Michigan State University has received $2.9 million in federal grants for biofuel research.
The U.S. Department of Agriculture awarded five-year grants for three projects focusing on various aspects of producing biofuels, which use renewable plant materials instead of petroleum.
“Americans who are now going to the gasoline pumps and dealing with sticker shock know that we need to find other ways of doing things in this country,” said Kathleen Merrigan, U.S. deputy secretary of Agriculture.
Most gasoline blends sold in the United States contain at least 10 percent of the biofuel ethanol. Nine billion gallons of biofuel were blended into transportation fuels in 2008, and the federal government is calling for 36 billion gallons by 2022.
Merrigan visited MSU on Wednesday to talk about the grants and tour research facilities at MBI International. MBI, based in Lansing and part of the MSU Foundation, helps prepare bio-based technologies and innovations for commercial use.
Overall, the USDA awarded $36.3 million in competitive grants to 27 universities, one college and two USDA research arms for sustainable bioenergy research.
It’s a significant win for MSU, which will use the money to pay faculty and student researchers and fund other project costs, said Doug Gage, director of the MSU BioEconomy Network.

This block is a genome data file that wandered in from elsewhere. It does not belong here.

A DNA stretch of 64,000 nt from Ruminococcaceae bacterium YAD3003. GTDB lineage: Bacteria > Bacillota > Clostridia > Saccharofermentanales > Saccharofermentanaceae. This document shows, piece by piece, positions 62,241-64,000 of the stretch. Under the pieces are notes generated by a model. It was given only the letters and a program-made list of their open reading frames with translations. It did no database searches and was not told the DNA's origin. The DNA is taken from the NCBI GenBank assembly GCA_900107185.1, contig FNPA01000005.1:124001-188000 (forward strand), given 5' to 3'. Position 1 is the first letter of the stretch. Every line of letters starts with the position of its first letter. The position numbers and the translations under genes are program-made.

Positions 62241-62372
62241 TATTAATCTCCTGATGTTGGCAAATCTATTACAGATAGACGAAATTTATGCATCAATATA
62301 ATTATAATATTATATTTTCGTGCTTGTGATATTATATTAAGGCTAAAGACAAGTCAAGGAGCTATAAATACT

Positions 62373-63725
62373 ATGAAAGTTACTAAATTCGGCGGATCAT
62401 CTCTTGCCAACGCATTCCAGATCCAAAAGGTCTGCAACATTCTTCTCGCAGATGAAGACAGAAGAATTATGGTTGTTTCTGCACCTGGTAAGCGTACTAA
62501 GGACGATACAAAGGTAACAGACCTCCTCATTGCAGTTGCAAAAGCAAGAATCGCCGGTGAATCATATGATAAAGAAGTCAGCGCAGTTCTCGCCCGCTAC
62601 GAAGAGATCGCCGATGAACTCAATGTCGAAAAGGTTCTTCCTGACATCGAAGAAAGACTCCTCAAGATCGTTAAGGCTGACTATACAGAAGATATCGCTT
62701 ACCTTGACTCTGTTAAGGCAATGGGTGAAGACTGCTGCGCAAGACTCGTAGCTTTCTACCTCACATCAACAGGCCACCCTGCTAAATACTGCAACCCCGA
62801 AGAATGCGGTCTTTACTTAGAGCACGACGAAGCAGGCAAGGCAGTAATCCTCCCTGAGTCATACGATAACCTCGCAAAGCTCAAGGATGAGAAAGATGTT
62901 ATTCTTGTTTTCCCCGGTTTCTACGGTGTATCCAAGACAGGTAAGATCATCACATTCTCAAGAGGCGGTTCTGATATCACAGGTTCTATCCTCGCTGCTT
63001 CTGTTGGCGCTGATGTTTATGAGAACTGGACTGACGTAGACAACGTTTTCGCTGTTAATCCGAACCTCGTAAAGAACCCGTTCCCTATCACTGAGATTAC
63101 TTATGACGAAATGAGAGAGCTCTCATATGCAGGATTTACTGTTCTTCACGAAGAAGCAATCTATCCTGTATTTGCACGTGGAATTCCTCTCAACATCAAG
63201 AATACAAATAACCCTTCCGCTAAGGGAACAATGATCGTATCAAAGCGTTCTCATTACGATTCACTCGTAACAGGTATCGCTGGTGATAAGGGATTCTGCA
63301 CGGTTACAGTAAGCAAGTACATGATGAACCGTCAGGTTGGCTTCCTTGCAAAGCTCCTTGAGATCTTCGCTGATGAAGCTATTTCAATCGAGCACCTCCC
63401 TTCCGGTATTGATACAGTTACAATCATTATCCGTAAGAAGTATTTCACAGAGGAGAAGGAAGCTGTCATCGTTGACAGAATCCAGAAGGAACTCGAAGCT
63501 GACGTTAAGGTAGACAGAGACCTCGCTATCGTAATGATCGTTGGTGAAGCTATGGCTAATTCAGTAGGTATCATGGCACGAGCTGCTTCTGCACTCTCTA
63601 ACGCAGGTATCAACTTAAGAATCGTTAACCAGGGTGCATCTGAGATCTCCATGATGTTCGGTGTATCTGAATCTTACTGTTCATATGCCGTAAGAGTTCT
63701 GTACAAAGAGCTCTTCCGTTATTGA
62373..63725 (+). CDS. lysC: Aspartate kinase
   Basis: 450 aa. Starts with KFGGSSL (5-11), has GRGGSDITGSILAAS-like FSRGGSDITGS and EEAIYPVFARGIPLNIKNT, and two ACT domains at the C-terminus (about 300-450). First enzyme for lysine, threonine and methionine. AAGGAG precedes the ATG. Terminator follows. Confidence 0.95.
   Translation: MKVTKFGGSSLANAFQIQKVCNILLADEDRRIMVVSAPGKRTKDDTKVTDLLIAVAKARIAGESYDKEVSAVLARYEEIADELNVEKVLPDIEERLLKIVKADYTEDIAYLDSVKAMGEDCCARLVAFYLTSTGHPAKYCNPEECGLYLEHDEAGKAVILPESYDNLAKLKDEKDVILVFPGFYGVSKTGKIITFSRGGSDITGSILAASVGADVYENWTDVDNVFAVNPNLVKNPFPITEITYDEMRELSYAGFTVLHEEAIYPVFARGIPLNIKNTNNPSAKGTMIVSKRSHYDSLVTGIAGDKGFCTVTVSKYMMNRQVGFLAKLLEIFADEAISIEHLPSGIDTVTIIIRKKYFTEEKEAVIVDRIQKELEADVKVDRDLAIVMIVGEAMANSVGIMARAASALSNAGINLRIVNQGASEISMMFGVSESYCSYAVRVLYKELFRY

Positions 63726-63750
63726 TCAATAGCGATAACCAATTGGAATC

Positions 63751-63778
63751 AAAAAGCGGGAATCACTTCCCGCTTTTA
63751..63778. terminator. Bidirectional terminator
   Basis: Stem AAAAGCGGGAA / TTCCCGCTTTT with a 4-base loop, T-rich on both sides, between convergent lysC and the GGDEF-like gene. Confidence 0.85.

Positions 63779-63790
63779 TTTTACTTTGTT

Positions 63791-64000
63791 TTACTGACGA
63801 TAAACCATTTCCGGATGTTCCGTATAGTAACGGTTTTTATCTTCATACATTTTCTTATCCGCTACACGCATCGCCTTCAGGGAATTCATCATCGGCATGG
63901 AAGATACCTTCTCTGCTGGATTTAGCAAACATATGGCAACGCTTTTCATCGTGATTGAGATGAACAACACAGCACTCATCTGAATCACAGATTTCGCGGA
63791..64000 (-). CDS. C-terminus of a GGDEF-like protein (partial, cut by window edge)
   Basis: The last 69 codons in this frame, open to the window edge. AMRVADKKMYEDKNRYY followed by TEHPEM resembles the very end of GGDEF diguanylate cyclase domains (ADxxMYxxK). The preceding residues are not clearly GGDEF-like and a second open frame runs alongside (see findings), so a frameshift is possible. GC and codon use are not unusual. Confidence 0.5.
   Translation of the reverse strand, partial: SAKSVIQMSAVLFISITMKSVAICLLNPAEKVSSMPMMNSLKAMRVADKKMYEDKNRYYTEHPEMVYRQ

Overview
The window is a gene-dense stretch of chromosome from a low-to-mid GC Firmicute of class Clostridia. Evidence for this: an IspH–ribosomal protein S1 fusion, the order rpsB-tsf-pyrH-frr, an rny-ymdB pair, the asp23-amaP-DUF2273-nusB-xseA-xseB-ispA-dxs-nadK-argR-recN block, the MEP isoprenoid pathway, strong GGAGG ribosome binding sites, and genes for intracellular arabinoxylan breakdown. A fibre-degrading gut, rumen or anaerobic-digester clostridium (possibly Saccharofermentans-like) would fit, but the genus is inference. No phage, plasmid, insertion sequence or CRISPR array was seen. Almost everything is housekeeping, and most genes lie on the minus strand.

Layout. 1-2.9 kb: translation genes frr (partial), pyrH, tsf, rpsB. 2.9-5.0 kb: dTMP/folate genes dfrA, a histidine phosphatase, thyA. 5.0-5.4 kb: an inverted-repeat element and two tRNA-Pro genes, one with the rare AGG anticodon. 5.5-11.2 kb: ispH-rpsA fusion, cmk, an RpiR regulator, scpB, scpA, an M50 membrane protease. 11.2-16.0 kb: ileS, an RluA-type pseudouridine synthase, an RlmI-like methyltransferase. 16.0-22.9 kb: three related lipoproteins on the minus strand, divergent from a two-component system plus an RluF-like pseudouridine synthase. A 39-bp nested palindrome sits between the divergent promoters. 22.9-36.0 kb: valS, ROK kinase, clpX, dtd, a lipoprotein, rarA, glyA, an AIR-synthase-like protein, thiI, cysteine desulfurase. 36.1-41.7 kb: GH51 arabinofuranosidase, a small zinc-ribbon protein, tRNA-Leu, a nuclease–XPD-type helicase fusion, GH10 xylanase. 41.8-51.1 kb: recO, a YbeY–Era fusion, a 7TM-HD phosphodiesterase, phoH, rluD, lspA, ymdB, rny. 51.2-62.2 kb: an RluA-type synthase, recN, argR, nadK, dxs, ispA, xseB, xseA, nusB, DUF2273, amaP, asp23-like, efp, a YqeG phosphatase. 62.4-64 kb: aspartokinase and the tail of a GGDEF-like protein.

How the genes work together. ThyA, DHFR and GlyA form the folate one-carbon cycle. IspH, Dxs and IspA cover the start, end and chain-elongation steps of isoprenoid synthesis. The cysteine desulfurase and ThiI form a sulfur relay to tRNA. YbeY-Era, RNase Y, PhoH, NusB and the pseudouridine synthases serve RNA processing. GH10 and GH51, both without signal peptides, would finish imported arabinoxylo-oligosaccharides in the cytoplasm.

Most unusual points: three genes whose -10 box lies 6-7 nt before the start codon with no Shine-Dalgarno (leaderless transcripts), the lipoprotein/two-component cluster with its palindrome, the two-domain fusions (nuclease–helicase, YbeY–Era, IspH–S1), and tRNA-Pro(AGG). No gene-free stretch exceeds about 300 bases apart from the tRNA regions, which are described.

“We are very proud that our faculty are competing against the best in the country and wining awards,” he said.
MSU professors will lead the three research projects on campus that look at topics such as greenhouse gas emissions associated with biomass production and ways to use byproducts from the production of biofuel.
Entomology professor Doug Landis is researching pests that affect switch grass, a plant used to produce biofuels.
Biofuel research is moving away from food plants such as corn in favor of non-food crops or plant waste products.
“It would be inappropriate to place a crop into the landscape that would then cause a spillover effect on our current crops,” Landis said.
Landis will work with other MSU professors and students to conduct research on farms throughout southern Michigan.
“MSU is doing cutting-edge research here on biofuels,” Merrigan said. “They’ve made significant investments, they’re bringing together a variety of disciplines in their scientists to come together and sort of really deconstruct problems, figure out answers.”